There are no words to describe the pain of losing a loved one to Alzheimer's. I know the challenges from personal experience with my mother and years ago my grandmother.
Before my mother passed away last June, my father used to say, "I'm taking each good moment one at a time and squeezing every drop of joy out of it to savor and make it last!" As Mom's Alzheimer's got worse, those moments became fewer and fewer, but there was something we learned that made the hard days easier to handle.
One of the worst things you can do is argue with somebody with Alzheimer's. In the beginning it's really hard to do, because everything else in their behavior seems relatively normal. My wife, Sheila, used to be the best at it. If Mom said the sky was a beautiful shade of green she'd just run with it and agree.
Out of these challenges came some incredibly funny moments, that in turn have actually become pleasant memories.
We were watching a Lakers game one night when Mom looked at me and quite indignantly said, "What exactly do you do for the Lakers?"
My response: "Nothing Mom, they just pay me to watch!'
She came back with: "Well, they lost tonight and they're going to be depressed. Help me make them some pasta. They're still going to be hungry!"
The entire Lakers team was coming home for dinner later that night and nobody was telling Mom otherwise. She was making them pasta, even though she hadn't cooked in a couple of years.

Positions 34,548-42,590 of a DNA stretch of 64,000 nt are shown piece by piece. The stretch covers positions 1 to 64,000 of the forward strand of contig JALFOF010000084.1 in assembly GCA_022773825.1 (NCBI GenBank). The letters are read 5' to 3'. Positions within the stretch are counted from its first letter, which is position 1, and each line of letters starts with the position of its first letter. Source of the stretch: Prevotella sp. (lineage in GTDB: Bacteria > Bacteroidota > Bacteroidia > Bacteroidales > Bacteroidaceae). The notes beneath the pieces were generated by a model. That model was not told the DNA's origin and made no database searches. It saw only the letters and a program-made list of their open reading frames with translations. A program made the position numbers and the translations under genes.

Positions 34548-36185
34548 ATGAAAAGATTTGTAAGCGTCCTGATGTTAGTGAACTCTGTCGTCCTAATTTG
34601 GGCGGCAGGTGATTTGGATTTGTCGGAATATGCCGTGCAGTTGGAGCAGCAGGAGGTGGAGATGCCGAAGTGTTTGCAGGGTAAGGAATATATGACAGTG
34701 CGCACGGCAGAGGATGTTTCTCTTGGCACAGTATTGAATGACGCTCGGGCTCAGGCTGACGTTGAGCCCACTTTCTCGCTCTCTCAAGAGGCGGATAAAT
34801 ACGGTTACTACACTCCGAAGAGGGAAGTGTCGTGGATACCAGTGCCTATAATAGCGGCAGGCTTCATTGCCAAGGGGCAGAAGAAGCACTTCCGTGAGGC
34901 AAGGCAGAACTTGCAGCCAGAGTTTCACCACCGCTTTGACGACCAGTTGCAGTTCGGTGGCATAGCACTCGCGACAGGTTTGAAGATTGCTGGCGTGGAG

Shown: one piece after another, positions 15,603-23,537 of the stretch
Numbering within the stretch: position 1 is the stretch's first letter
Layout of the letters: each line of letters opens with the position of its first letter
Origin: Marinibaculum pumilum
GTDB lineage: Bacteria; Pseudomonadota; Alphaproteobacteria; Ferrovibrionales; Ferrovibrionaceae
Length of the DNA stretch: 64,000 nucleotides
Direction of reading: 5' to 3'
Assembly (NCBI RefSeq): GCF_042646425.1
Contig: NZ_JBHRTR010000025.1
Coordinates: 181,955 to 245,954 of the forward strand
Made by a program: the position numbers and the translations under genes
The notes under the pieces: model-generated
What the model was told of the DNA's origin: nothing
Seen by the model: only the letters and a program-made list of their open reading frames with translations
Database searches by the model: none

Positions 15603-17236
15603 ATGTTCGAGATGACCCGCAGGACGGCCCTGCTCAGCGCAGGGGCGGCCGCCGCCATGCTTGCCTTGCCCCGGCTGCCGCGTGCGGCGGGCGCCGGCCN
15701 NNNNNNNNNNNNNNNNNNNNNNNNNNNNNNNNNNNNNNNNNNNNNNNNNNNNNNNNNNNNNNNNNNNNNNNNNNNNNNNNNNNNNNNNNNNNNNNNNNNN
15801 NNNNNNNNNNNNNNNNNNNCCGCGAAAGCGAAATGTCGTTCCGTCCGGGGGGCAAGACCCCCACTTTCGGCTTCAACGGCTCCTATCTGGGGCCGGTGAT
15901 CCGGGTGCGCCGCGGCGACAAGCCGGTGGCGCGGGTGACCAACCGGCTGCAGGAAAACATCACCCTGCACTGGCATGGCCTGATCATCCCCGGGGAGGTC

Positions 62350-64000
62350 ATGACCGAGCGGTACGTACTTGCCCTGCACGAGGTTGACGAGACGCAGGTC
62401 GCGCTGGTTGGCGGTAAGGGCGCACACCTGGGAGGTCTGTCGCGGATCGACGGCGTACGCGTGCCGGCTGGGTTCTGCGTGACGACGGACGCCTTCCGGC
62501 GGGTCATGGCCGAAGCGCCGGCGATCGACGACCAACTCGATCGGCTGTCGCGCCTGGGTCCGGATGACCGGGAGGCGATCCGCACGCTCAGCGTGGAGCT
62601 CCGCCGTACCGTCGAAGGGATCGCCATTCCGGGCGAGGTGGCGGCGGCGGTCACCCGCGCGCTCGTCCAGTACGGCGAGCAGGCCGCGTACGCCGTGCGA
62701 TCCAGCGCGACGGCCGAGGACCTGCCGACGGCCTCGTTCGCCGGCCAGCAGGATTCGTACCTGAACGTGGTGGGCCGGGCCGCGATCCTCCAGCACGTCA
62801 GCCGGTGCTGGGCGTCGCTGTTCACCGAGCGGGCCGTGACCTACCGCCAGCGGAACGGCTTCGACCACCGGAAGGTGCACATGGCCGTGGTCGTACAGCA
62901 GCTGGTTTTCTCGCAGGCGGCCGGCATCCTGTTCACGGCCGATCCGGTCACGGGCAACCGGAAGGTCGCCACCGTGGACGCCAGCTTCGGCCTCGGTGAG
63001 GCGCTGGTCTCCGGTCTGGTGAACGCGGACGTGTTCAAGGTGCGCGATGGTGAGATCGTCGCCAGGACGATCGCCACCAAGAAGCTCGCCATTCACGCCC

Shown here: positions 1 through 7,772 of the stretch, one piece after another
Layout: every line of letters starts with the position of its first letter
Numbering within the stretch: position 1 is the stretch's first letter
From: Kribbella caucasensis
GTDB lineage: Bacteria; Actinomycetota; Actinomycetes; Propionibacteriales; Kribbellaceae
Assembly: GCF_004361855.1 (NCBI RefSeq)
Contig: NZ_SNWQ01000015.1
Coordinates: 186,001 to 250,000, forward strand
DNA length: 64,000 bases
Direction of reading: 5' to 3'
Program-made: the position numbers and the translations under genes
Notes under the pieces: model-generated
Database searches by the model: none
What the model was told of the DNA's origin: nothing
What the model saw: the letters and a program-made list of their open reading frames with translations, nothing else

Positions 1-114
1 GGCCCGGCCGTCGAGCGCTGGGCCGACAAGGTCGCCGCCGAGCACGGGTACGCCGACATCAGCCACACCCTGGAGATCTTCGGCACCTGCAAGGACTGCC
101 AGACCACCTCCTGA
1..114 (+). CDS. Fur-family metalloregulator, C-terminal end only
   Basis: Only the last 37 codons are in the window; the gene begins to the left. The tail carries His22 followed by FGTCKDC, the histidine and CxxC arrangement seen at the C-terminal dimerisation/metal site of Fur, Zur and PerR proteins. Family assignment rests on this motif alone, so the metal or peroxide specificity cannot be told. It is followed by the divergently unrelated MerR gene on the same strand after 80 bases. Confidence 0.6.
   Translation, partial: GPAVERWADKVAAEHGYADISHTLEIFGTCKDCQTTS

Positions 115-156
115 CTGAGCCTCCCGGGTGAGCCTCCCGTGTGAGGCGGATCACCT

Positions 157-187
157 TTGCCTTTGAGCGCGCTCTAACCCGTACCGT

Another time I came into their house only to find Dad in a state of panic. He absolutely didn't know what to do. I walked into the den and Mom was in her favorite chair in pain, doing a series of rapid breathing exercises over and over again.
The problem? Mom had watched "Father of the Bride 2" and the Alzheimer's had locked her into the scene where Diane Keaton was having a baby.
"Mom, what's wrong?"
"Shut up, I'm having a baby!"
"Mom, you're 86 years old. You're not having a baby!" It was all I could do to keep a straight face.
"Don't you tell me I'm not having a baby. Tell your father he's about to have another son!"
I went out to pick up Chinese food that night and by the time I got back, the whole scene was over and Mom was completely back to normal.
My mother always had a wonderful sense of humor and if for one minute she could have stepped outside her mind, she would have been standing there laughing with the two of us.
I don't want to offend anybody, especially since I understand the pain of Alzheimer's first hand. There are moments when the only thing you can do is laugh, because there will always be enough time for tears.
About Skip Cohen
Skip Cohen was introduced to the Friendship Centers early in 2012 when he started attending the Caregiver's Support Group in Sarasota. Since then he's become active in a wide variety of activities for the Friendship Centers including helping with this blog, social media on Facebook and Twitter and doing a podcast with Paula Falk, Ten Minutes With Paula, twice a month.
Outside of the Friendship Centers he has his own blog, an educational resource for photographers, SkipCohenUniversity.com and has co-authored six books on photography.